Turner-Fairbank Highway Research Center

« back to the list

Analysis of Effects of Pavement Marking Retroreflectivity on Traffic Crash Frequency on Highways in

Product Type

Journal Article


Donnell, E.T., V. Karwa, and S. Sathyanarayanan



Full citation

Donnell, E.T., V. Karwa, and S. Sathyanarayanan. Analysis of Effects of Pavement Marking Retroreflectivity on Traffic Crash Frequency on Highways in North Carolina. In Transportation Research Record: Journal of the Transportation Research Board, No. 2103, Transportation Research Board, National Research Council, Washington, D.C., 2009, pp. 50-60.


Pavement markings provide useful visual and navigational guidance information to motorists. Current warrants for the application of pavement markings in the United States are based on traffic volume, traveled way width, and number of travel lanes. To be effective, pavement markings must be visible to drivers, particularly at night. The purpose of this paper is to perform an exploratory analysis to determine if a relationship between pavement marking retro-reflectivity and crash frequency exists. First, models of pavement marking retroreflectivity degradation were developed from selected highways in North Carolina using artificial neural networks. Monthly estimates of pavement marking retroreflectivity levels were then appended to roadway inventory and crash frequency data. Generalized estimating equations were used to estimate the monthly target crash frequency. The results indicate that the regression parameter estimates for yellow and white edgeline pavement markings were negative, but neither was statistically significant for the two-lane highway nighttime target crash frequency model. For multilane highways, all of the pavement marking retro-reflectivity parameter estimates were statistically significant. The white pavement marking retroreflectivity parameter estimates were negative, as expected. The yellow pavement marking retroreflectivity parameter estimate was positive.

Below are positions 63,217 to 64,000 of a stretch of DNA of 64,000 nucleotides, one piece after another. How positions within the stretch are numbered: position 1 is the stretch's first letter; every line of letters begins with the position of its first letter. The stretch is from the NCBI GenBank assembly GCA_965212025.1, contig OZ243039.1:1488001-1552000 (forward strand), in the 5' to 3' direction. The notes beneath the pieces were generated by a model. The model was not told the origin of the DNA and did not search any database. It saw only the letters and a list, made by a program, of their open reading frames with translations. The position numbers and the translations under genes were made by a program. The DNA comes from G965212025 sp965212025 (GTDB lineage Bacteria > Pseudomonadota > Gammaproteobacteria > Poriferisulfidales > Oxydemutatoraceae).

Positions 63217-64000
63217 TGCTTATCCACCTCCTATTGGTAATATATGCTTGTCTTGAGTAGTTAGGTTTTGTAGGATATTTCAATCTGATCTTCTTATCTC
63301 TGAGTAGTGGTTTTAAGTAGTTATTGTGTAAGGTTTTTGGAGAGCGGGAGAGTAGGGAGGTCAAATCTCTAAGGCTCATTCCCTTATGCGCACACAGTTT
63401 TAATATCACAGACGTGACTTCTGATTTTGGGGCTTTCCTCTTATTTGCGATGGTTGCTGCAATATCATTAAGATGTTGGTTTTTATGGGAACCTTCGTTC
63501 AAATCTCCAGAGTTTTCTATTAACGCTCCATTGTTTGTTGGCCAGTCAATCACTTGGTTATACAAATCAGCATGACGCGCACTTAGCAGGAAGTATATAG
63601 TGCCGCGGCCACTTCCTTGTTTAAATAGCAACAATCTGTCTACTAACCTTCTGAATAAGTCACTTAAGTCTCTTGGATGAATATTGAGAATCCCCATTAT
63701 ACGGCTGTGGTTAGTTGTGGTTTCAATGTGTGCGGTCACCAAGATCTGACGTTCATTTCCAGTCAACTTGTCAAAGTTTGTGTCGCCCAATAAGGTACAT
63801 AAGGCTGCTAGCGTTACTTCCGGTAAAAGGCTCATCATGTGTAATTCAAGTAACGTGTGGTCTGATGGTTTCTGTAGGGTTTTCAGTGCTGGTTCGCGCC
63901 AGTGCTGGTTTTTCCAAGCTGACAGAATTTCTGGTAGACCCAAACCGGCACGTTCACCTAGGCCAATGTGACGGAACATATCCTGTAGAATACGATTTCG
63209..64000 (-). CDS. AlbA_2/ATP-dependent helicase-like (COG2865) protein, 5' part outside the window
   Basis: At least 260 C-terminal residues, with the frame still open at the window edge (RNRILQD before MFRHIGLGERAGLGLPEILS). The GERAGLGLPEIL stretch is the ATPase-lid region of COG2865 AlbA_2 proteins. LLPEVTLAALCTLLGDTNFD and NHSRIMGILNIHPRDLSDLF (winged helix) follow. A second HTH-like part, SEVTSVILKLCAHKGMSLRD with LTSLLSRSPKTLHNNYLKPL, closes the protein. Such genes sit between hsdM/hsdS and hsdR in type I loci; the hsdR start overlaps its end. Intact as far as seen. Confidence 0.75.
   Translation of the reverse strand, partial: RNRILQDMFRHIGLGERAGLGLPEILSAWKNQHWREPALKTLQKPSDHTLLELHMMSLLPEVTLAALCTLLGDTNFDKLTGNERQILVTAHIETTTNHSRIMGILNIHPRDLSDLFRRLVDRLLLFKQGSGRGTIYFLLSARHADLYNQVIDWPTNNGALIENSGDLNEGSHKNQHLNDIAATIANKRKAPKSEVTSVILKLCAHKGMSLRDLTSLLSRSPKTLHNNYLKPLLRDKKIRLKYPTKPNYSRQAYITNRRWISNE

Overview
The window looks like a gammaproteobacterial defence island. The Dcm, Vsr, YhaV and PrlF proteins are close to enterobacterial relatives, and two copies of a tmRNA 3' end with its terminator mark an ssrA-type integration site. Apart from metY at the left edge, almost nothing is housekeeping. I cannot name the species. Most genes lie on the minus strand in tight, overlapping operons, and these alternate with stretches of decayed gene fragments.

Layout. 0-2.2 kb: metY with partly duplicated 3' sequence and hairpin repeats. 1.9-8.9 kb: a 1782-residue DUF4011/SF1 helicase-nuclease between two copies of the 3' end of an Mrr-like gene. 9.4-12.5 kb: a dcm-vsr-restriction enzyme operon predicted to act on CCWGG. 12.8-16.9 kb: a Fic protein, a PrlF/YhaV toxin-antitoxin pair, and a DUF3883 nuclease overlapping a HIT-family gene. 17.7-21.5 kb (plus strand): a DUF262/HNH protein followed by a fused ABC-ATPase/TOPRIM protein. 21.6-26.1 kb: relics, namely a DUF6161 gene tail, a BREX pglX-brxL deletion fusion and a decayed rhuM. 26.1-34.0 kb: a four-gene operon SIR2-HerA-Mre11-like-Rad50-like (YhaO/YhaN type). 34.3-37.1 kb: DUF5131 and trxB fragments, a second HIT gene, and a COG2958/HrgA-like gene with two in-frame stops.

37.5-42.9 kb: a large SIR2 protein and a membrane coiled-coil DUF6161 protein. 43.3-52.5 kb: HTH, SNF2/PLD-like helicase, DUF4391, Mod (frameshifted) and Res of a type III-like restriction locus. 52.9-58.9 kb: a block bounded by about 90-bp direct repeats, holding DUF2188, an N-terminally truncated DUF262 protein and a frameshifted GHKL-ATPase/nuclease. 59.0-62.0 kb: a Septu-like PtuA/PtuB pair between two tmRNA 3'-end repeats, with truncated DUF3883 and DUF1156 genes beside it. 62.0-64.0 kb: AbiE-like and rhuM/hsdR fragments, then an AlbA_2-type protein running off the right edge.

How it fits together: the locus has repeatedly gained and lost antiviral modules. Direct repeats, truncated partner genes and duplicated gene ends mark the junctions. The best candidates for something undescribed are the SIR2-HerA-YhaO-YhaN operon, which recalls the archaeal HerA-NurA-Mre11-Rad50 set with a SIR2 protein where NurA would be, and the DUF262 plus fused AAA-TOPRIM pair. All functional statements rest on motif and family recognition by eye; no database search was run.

Available From

Transportation Research Board

Link To Journal Article

Link not available.


Accident rates
Edge lines
Generalized estimating equations
Multilane highways
Neural networks
Nighttime accidents
Road markings
Traffic accidents
Two lane highways

« Back to the List

HSIS Summaries

HSIS Summary Reports are two to eight pages in length and include a brief description of the issue addressed, data used, methodology applied, significant results, and practical implications.

Read More

Research Reports

A variety of research studies have been performed using data from HSIS. Many of the final reports prepared are now available electronically.

Read More

Technical Summaries

Research reports are often summarized in executive summaries, technical briefs, or other abbreviated formats. Included here are those road safety summaries that involved research using HSIS data.

Read More

Safety Analysis Tools

In addition to conducting research, HSIS resources are also used to develop products that can be used by practitioners in the analysis of safety problems.

Read More

Other Projects

HSIS data are sometimes used in research studies that result in other types of finished products, such as dissertations, theses, and conference proceedings.

Read More